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What is Shape memory

Author: Date:7/17/2012 8:59:15 PM

Materials science is all about choosing the best possible material to do a particular job. If you're designing a jet engine, for example, you choose strong materials that are extremely light and can cope with high temperatures. You might pickaluminum, titanium, or a metal alloy. But what if you want to make an airplanecomponent that behaves in one way at low temperatures and in a different way when it heats up? That's the kind of situation where you might use a shape-memory alloy, which can automatically reshape itself as the temperature changes.

Ordinary metal objects have no memory of their shape. If you sit on a pair of aluminum eyeglass frames and bend them permanently (in scientific words, "subject them to a plastic deformation"), it's tricky to get them back exactly how they were. You have to use your own memory of what the frames were originally like and laboriously twist and bend; even then, there's no guarantee the frames will look like they used to and they may even break entirely—throughfatigue—if you wiggle them back and forth too much.

Shape-memory materials behave differently. They're strong, lightweight alloys (generally, mixtures of two or metals) with a very special property. They can be "programmed" to remember their original shape, so if you bend or squeeze them you can get that original shape back again just by heating them. This is called the shape memory effect(or thermal shape memory effect, since heat energy makes it happen). Some shape-memory alloys remember one shape when they're hot and a different one when they're cold, so if you cool them they spring into one shape and if you heat them they "forget" that shape and flex into a different one. This is known as the two-way shape memory effect. Now what if you could make a shape-memory object that would bend and twist by a huge amount but still return perfectly to its original shape, even without heating? That's an aspect of shape memory called pseudo-elasticityor superelasticity and it's used in those super-bendy, virtually indestructible eyeglass frames, which manufacturers claim are at least 10 times more flexible than steel!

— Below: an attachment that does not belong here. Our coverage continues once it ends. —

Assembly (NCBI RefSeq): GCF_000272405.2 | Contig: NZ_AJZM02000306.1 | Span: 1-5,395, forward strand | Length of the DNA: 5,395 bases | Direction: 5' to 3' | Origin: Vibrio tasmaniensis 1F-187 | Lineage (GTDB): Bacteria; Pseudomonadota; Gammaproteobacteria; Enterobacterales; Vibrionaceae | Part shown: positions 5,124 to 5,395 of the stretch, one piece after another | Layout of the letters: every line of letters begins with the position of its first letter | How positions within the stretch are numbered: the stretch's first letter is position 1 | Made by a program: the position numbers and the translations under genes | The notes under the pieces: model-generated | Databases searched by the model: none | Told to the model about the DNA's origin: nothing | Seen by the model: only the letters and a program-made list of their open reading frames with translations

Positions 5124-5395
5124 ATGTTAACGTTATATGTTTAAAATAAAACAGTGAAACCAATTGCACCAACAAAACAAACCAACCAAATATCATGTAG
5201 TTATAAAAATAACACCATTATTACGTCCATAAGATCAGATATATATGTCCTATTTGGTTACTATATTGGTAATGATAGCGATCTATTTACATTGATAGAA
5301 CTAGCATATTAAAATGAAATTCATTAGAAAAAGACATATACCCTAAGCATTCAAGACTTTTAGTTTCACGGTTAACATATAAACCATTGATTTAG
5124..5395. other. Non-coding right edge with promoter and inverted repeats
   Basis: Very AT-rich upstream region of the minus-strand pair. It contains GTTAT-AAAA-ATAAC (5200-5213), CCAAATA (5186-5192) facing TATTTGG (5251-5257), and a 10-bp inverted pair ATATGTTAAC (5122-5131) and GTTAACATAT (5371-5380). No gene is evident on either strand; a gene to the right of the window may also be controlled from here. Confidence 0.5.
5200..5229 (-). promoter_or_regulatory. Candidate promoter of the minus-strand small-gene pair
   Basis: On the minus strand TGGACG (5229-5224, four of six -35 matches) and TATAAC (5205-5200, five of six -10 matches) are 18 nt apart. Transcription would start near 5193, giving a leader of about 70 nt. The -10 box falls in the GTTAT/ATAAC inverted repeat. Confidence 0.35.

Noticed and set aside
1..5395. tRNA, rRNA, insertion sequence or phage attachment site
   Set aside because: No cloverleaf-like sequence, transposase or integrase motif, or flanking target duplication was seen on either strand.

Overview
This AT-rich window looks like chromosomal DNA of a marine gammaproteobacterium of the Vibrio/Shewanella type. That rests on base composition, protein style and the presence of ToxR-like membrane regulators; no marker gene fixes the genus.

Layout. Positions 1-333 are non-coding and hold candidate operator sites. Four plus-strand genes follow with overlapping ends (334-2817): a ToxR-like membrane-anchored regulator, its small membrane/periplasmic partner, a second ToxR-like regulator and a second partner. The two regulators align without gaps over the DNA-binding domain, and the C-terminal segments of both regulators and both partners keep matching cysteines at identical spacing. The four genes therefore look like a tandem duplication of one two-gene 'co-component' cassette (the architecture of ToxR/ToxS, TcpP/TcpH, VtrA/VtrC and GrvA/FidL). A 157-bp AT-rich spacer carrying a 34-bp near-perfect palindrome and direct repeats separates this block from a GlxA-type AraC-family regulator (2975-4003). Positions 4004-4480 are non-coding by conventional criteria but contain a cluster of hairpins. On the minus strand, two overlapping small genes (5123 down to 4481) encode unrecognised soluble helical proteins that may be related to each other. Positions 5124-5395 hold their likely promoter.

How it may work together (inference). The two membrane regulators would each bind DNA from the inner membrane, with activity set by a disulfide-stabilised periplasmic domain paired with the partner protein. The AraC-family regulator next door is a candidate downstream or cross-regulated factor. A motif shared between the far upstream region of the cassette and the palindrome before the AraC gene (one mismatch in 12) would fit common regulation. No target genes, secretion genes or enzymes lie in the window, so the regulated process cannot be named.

Although nitinol (also called nickel-titanium, Ni-Ti) is perhaps the best-known shape memory alloy, there are lots more, including alloys made from copper,zinc, and aluminum (Cu-Zn-Al); copper, aluminum, and nickel (Cu-Al-Ni); iron, manganese, and silicon (Fe-Mn-Si); and quite a few others.